Directed by Lasse Hallström
Written by Clifford Irving (book), William Wheeler
Produced by Leslie Holleran, Mark Gordon, Bob Yari, Anthony Katagas, Betsy Beers
Starring Richard Gere, Alfred Molina, Marcia Gay Harden, Hope Davis.
US release April, 2007.
This is the story of The Autobiography of Howard Hughes, a forgery concocted by author Clifford Irving in the early 1970's. Irving has claimed a variety of motivations for this hoax, among them the quasi-art concept of the "happening".
It seemed that it would help a 21st-century audience to put themselves in his shoes if the score hewed to a 1970's pop sound. As Irving's grasp of reality deteriorates, the pop sound also reinforces his delusional optimism/paranoia and undercuts the appearance of "dramatization".
In addition to the credits given above, these were the key people working on the score:
Guitars: David Torn, Larry Saltzman
Piano: Bill Mays
Bass: John Patitucci, James Genus
Percussion: Bashiri Johnson, Hearn Gadbois
Drums: Keith Carlock
Copyist : Tony Finno
Assistant to Composer: Dean Parker
"...Tech work creates a strong feeling for the '70s, with credit going to all hands, but especially to the expressive and varied lensing by Hallstrom's regular cinematographer Oliver Stapleton, and to Carter Burwell's delightful soundtrack, which becomes central in establishing time and mood." - Deborah Young, Variety, Oct. 16, 2006.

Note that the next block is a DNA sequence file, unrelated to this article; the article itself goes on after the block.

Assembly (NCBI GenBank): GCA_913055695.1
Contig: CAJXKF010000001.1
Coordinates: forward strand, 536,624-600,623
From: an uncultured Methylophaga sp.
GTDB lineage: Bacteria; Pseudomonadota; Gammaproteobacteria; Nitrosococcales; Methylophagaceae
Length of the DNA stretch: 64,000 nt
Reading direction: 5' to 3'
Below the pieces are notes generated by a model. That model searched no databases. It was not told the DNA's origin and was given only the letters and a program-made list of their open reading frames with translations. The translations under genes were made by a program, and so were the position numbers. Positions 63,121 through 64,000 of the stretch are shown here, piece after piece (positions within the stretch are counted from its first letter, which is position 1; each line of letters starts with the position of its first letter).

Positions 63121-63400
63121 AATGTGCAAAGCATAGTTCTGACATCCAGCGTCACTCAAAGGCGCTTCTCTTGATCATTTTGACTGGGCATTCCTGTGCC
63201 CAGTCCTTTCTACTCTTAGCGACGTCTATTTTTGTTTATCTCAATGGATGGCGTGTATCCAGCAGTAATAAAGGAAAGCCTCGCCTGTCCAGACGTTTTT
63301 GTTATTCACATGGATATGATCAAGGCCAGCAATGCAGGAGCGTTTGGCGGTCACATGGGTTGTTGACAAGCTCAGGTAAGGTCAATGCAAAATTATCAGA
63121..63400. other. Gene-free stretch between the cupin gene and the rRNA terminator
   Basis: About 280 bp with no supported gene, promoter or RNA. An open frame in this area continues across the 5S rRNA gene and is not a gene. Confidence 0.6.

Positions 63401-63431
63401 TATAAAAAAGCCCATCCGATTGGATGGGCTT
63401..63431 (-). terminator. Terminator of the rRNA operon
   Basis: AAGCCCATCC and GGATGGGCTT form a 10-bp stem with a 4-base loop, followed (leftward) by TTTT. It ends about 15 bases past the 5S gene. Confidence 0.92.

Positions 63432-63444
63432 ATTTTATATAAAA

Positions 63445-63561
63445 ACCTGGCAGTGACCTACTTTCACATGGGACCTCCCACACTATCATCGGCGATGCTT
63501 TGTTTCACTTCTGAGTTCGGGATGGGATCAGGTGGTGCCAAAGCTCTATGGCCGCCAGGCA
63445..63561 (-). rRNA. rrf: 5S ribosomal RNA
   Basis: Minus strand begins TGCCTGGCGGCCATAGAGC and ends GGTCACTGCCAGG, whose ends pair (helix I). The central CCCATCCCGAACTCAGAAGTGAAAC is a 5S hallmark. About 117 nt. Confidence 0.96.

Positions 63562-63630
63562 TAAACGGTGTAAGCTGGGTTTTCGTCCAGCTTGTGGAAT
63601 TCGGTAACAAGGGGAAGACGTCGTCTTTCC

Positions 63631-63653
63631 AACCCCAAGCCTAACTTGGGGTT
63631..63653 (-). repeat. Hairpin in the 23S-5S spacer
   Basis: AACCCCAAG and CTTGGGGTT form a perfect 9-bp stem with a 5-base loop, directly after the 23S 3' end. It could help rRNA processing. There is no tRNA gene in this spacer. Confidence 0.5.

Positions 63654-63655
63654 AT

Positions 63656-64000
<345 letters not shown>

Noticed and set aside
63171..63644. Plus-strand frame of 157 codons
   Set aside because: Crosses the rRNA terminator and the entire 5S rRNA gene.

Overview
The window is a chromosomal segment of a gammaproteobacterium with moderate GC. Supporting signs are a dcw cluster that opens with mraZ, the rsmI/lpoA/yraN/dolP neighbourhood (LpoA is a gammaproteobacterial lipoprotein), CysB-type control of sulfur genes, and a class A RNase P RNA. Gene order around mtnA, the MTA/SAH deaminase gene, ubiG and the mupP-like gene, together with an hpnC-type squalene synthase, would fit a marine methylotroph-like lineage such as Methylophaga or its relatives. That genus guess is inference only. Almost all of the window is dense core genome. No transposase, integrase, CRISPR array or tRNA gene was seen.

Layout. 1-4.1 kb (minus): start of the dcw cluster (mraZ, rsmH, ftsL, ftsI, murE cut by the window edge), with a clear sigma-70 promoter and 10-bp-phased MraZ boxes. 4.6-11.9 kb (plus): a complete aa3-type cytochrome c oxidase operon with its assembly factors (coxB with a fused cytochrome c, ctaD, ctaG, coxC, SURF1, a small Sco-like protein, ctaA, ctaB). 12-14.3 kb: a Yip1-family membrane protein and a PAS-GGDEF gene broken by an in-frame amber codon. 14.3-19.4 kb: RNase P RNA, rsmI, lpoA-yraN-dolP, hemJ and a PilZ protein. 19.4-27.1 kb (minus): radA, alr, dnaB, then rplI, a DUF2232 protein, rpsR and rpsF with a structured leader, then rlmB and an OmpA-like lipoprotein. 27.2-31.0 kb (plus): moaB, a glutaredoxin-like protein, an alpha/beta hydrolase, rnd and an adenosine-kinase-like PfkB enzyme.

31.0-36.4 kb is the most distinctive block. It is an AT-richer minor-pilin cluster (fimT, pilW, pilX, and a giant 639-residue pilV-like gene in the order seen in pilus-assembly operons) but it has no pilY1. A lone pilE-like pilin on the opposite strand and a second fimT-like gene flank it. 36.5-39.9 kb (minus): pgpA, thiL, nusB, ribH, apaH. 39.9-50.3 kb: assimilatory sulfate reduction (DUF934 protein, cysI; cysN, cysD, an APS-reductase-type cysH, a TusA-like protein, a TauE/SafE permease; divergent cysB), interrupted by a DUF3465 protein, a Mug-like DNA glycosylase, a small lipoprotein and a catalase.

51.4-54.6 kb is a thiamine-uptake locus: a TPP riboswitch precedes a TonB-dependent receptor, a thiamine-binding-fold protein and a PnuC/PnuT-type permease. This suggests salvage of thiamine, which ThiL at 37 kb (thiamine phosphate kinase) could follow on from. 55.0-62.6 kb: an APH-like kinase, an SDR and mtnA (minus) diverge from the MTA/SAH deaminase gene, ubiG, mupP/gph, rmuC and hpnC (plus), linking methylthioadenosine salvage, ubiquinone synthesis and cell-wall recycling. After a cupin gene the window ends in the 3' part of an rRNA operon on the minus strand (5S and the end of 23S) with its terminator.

"The film’s meticulously evoked atmosphere adds to the experience: archive news footage creates a back-drop of the Nixon era’s institutional mendacity; the superb Carter Burwell score swirls anxiously." - Wendy Ide, The Times, Aug. 2, 2007.
"The film is atmospherically lit by British cinematographer Oliver Stapleton, has a jaunty score by Carter Burwell and concludes wittily by playing the Rolling Stones 1969 number, 'You Can't Always Get What You Want'" - Philip French, The Guardian, Aug. 5, 2007.
"Whisked along by a jaunty Carter Burwell score, director Lasse Hallström’s loose-wristed conspiracy caper captures the frantic energy and self-delusion at the heart of the project." - Nigel Floyd, Time Out London, Aug 1, 2007.
"It isn't often that the musical score really catches your attention in the first moments of a movie, but that's what happens as 'The Hoax' begins. The music grabs the audience immediately and rivets their attention on characters that they're not even acquainted with yet. And then Carter Burwell's name appears in the opening credits and everything makes sense. He's probably most famous for his score in 'Fargo,' and his music always has personality that flawlessly meshes with the scenes it accommodates. "The Hoax" is no exception." - Phil Malone, comingsoon.net.